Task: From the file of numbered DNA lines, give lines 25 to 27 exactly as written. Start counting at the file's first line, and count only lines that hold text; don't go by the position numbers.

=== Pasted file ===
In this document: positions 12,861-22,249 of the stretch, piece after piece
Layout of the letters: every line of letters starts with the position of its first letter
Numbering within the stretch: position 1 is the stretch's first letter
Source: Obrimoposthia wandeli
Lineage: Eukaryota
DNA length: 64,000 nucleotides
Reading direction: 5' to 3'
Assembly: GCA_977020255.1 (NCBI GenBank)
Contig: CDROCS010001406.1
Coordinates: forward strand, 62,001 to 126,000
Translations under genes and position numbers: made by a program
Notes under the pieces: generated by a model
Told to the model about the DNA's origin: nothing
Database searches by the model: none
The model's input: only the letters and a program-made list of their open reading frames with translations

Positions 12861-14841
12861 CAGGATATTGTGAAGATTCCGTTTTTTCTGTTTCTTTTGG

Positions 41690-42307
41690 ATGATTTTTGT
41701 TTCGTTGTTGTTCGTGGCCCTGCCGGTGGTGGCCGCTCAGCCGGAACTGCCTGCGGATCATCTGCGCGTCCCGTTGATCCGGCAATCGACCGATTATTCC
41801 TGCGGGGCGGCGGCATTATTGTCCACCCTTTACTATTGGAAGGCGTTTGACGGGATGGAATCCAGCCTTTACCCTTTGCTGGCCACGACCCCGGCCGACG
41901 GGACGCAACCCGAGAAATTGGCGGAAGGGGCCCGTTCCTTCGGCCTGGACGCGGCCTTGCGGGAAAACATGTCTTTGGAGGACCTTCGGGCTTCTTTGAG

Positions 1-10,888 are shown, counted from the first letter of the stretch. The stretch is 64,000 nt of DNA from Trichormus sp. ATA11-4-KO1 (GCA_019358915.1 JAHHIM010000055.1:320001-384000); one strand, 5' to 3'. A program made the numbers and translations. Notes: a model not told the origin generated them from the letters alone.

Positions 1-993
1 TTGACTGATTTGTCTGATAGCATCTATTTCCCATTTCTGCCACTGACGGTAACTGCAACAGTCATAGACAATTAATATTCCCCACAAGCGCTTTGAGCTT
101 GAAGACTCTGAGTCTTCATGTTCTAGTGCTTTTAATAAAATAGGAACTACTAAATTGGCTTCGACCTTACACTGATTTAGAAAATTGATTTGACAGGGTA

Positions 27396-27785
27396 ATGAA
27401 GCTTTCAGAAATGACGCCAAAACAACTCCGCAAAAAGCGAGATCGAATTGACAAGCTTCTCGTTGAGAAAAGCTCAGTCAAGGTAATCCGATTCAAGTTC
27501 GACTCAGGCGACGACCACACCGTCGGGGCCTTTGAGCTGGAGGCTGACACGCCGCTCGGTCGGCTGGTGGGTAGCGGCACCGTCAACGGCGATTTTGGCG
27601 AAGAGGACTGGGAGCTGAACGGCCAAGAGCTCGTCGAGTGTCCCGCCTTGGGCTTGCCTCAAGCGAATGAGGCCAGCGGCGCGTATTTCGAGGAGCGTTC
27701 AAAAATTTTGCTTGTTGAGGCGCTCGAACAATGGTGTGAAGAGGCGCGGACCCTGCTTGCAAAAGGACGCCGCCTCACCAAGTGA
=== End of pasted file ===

1 TTGACTGATTTGTCTGATAGCATCTATTTCCCATTTCTGCCACTGACGGTAACTGCAACAGTCATAGACAATTAATATTCCCCACAAGCGCTTTGAGCTT
101 GAAGACTCTGAGTCTTCATGTTCTAGTGCTTTTAATAAAATAGGAACTACTAAATTGGCTTCGACCTTACACTGATTTAGAAAATTGATTTGACAGGGTA

Positions 27396-27785